How is the Holy Spirit moving in your life?READ MORE
Reading I: Acts 2:1-11 - Descent of the Holy Spirit
Reading II: 1 Corinthians 12:3b-7, 12-13 - Many gifts, one Spirit, and the analogy of the body
Gospel" John 20:19-23 - Appearance to the disciples
Key Passage: Now there are varieties of gifts, but the same Spirit; and there are varieties of services, but the same Lord. (1 Corinthians 12:4–5)
Adults: What gift of service have you received from the Holy Spirit and how well are you using it right now?
Child: What gift do you hope to receive from the Holy Spirit? How could you use it to serve others?
On Pentecost we insert a hymn into the Scripture readings of the day. After the second reading and before the Gospel, we sing "Veni, Sancte Spiritus," or "Come, Holy Spirit, Come!" – the sequence for Pentecost Sunday. A sequence is a hymn added to the Liturgy of the Word on special days throughout the year. Sequences are optional, except for those on Easter and Pentecost.
"Veni, Sancte Spiritus" was probably composed by Stephen Langton (1228), the archbishop of Canterbury, although some think Pope Innocent III (1216) was the author. Stephen Langton is also responsible for dividing the books of the Bible into the chapters we mostly observe today.READ MORE
Catholics share communion at Mass no more than once a day. But there are exceptions. The Catholic faithful gather once a week and share communion at the Sunday Eucharist. Some come to weekday Masses in addition. Ordinarily, we participate in no more than one Mass a day. The custom of communion only once a day restrains abuses by those who might spend their day going from Mass to Mass and communion to communion. To share communion devoutly requires good preparation. The benefits of a good communion do not quickly disappear.READ MORE
Reading I: Acts 1:1-11 - The Ascension of Jesus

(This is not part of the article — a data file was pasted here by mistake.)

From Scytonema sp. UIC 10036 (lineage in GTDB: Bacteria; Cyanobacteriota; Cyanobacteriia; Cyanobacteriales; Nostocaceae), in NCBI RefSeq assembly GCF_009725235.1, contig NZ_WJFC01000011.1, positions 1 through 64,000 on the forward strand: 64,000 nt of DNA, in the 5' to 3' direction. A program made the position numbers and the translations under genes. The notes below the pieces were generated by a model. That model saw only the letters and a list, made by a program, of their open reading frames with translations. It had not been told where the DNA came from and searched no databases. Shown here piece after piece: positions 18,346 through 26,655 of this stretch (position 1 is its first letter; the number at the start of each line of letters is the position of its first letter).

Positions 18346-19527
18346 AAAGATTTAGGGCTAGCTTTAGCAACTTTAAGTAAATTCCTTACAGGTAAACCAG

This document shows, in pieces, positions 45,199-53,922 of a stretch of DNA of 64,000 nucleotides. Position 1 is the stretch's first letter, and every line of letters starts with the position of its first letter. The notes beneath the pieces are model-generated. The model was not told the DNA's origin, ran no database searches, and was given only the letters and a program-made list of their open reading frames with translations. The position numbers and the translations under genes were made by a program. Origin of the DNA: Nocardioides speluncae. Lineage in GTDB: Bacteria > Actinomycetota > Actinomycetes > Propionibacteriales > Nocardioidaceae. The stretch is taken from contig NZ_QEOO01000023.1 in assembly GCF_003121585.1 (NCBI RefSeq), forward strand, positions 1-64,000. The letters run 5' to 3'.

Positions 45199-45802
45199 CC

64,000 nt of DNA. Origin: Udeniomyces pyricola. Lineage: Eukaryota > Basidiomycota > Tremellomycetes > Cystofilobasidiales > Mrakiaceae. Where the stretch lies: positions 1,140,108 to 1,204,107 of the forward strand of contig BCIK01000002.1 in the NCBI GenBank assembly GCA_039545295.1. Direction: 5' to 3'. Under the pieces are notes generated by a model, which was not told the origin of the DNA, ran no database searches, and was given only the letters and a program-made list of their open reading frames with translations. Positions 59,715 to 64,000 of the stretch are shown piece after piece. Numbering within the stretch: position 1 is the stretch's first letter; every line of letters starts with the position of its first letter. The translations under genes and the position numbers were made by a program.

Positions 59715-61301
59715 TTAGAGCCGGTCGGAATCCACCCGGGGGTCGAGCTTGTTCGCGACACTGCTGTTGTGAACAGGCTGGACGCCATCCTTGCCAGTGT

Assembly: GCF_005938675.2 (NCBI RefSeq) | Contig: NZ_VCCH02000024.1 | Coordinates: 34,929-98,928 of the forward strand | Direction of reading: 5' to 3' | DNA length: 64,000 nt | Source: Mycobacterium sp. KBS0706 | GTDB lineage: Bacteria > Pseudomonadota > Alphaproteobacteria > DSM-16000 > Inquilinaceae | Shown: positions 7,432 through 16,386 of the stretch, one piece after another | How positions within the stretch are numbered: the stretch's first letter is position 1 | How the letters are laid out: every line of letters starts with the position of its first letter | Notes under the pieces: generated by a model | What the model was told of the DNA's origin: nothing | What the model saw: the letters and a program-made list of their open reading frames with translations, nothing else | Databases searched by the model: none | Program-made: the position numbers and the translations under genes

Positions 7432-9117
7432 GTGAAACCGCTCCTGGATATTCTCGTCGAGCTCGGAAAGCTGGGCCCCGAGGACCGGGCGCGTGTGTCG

Reading II: Ephesians 1:17-23 - A Spirit of wisdom
Gospel: Mark 16:15-20 - The Commissioning and Ascension
Key Passage: That the God of our Lord Jesus Christ, the Father of glory, may give you a spirit of wisdom and revelation resulting in knowledge of him. (Ephesians 1:17)
Adults: Who in your family has the gift of wisdom? How does he or she use this gift?
Child: Who is the wisest person you know? What has he or she taught you?
The Ascension marks a turning point for the disciples. This is the last time that they will see Jesus in the flesh. For years they had turned to him for guidance and direction. Jesus was right there to instruct them, to counsel them, and sometimes, to reprove them. In fact, Mark’s account Jesus directs his disciples immediately before ascending to the Father: “Go into the whole world and proclaim the gospel to every creature” (Mark 16:15). Now they have to take the lead. As the angels who make an appearance in the first reading say to them, “Why are you standing there looking at the sky? (Acts 1:11). They couldn’t just stand around and wait for the Second Coming. They needed to act. They were called to teach, or preach, or prophesy, or evangelize, each according to his or her talents, all “for building up the body of Christ” (Ephesians 4:12). The Ascension, then, was the moment of transition. The church, the people of God, the Body of Christ, commissioned by Jesus and guided by the Holy Spirit, though still in its infancy, was now the visible presence of God’s work here on earth. At this point the church’s mission truly begins.